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Monday, October 6, 2014

31 Days of Horror-- Day 6: What Are Your Favorite Horror Titles to Share With Patrons [Featuring a Pic of Our Awesome Halloween Display]

Over on the general blog, RA for All, I run a weekly Monday Discussion.  Since this is the first Monday in October, I am running the discussion on both blogs.

Today I want to hear from you about your favorite horror titles to hand-sell to patrons this season. Notice I did not ask you to share your favorite horror book.  That is a different question, which I have asked before.

Rather, what I want to know is which scary books are you most likely to suggest to a patron this season, especially a patron who walks in the door and just wants a seasonal read. What are you giving those occasional horror readers?

Do you have a go-to list of sure bet horror? Or even sure bet "not-quite horror."

I'll go first.

My favorite titles to suggest during this season change each year.  You can check here or here for some ideas from year's past, but this year, I am giving the fans of more traditional pulp horror James Herbert (see this post for why), Richard Layman, or Brian Keene.  The first two are classic horror authors who are no longer alive, the and third is the reigning king of pulp. These are for readers who want that super scary, horror movie type read.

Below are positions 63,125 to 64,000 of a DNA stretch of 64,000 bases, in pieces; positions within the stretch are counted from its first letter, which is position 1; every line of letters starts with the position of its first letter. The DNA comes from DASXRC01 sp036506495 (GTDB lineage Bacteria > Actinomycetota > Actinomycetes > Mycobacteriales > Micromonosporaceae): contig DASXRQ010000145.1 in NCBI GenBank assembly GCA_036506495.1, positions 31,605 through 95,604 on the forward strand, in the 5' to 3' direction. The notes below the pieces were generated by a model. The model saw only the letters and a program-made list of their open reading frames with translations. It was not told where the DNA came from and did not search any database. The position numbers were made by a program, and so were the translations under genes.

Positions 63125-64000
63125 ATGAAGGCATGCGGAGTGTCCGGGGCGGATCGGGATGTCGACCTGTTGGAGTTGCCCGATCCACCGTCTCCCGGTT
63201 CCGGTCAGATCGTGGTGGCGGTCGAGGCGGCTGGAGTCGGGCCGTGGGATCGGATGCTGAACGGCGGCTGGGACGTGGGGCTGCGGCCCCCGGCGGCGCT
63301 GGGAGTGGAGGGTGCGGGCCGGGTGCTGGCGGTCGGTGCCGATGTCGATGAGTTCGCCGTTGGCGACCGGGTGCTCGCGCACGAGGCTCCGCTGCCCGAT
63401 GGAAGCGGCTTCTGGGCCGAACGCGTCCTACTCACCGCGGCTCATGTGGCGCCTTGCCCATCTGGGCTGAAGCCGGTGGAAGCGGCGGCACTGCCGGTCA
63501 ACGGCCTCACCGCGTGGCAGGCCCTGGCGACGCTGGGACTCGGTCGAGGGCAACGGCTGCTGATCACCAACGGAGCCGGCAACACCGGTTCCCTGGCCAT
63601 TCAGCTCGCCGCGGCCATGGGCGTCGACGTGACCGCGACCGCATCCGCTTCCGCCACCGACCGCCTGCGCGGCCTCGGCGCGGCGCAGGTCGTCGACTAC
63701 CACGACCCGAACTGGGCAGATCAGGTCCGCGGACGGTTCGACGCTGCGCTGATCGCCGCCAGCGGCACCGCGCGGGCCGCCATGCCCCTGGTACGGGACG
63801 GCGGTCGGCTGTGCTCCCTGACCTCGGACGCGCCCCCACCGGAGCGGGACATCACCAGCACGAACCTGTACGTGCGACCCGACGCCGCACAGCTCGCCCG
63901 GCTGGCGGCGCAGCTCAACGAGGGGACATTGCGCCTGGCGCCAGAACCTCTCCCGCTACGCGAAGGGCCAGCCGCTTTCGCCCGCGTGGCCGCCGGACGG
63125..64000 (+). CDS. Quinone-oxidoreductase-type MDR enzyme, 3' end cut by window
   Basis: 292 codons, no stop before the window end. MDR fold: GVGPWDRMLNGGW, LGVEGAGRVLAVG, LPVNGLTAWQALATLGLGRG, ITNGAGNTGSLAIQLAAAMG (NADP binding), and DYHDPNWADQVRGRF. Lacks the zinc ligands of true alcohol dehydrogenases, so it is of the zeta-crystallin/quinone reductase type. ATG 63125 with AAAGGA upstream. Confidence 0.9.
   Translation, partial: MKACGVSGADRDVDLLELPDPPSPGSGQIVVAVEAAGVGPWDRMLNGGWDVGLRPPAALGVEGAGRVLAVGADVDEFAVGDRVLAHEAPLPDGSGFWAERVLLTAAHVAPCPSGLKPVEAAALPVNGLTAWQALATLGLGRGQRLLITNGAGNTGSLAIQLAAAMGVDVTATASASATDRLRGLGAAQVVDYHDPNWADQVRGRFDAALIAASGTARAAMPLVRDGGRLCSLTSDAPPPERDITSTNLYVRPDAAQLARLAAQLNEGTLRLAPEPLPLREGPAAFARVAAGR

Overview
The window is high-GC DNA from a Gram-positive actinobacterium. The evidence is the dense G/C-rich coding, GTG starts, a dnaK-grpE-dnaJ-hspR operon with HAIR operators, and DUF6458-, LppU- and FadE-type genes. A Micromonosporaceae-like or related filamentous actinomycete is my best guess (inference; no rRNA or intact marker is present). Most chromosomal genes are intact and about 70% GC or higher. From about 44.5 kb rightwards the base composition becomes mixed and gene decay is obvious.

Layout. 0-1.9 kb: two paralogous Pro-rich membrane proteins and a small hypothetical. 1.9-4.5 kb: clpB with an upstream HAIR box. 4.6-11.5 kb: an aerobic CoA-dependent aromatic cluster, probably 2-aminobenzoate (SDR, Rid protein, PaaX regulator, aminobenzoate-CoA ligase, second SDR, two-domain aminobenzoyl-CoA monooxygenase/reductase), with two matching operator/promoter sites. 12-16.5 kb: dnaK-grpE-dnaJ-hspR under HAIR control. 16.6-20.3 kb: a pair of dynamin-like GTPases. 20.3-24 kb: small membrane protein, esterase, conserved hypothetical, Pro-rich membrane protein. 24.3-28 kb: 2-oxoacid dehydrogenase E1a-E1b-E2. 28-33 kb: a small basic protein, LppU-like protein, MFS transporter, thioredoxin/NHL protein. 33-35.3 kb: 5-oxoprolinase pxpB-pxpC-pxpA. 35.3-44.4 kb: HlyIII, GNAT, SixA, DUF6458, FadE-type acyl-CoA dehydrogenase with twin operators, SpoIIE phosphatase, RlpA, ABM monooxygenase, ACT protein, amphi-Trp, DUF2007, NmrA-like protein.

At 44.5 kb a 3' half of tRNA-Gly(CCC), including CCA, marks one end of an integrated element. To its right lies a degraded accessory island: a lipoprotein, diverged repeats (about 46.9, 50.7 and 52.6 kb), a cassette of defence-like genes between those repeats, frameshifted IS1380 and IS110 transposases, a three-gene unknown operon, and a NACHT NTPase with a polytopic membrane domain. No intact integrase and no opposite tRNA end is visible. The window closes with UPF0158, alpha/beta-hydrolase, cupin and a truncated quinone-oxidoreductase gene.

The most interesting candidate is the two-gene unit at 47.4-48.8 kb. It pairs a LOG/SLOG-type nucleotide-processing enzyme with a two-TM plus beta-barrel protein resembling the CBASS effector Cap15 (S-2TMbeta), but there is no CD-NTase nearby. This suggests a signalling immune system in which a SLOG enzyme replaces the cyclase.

For fans of a lighter touch who just want to experience a tiny bit of terror, I like to give out is The Unseen by Alexandra Sokoloff or The Caretaker of Lorne Field by Dave Zeltersman (both meancing but not bloody) and David Wong's funny, but a bit gross, yet thought provoking John  Dies at the End.

Now it's your turn. Which scary books are you sharing with patrons this haunting season?

Here is a picture of the BPL's horror display, arranged by John, to get you in the mood. Yes, the skeleton is flying over patrons as they walk by.

For past Monday Discussions, click here.

3 comments:

  1. I am a BIG fan of and have repeatedly pushed, "The Bird Box" by Josh Malerman.

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  2. Scott Smith's "The Ruins." But if people really want a freak out, Vincent Bugliosi's "Helter Skelter." Depends if folks want to be scared or terrified.

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  3. For non-horror readers or people looking for a good "spooky" story:
    - The Woman in Black - Susan Hill
    - The Haunting of Hill House - Shirley Jackson

    For middle-of-the-road fans:
    - The Dead Path - Stephen Irwin
    - The Winter People - Jennifer McMahon
    - Bird Box - Josh Malerman

    For extremists:
    - The Ruins - Scott Smith
    - The Troop - Nick Cutter (although I warn patrons before handing this one out...NOT for the faint-hearted!!)

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